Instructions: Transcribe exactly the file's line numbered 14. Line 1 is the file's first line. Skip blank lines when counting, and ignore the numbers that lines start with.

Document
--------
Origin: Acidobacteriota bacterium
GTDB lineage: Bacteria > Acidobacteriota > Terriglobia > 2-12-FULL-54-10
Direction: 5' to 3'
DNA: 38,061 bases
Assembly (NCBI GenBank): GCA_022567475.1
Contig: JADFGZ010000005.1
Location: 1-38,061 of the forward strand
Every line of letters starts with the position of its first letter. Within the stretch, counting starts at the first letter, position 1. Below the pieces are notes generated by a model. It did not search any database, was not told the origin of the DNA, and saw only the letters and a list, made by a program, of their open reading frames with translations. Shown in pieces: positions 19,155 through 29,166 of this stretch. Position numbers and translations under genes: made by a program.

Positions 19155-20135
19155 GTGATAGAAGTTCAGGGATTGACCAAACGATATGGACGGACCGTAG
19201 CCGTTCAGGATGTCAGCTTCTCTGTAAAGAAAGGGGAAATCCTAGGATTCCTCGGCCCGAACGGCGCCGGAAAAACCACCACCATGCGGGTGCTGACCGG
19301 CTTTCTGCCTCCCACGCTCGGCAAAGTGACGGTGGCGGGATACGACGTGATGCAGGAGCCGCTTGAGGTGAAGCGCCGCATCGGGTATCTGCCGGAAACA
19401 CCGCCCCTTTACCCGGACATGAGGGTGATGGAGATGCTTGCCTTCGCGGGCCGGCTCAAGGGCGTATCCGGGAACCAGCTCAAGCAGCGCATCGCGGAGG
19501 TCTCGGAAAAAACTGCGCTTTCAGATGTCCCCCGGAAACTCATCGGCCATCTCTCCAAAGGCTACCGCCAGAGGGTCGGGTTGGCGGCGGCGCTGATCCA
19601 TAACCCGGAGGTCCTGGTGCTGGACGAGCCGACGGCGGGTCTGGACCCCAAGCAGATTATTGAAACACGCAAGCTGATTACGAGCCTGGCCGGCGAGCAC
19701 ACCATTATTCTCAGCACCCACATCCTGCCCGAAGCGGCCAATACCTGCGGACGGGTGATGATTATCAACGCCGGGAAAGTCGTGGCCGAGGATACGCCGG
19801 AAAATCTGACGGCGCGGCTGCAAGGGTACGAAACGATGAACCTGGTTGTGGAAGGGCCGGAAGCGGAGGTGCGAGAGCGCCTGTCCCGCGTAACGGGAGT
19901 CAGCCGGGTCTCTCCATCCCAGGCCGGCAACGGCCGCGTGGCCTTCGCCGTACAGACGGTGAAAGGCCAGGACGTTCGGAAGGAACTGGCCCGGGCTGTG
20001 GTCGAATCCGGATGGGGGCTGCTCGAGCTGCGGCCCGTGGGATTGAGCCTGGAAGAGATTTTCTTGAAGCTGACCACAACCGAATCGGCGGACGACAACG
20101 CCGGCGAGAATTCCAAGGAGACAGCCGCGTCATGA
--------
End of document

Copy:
19501 TCTCGGAAAAAACTGCGCTTTCAGATGTCCCCCGGAAACTCATCGGCCATCTCTCCAAAGGCTACCGCCAGAGGGTCGGGTTGGCGGCGGCGCTGATCCA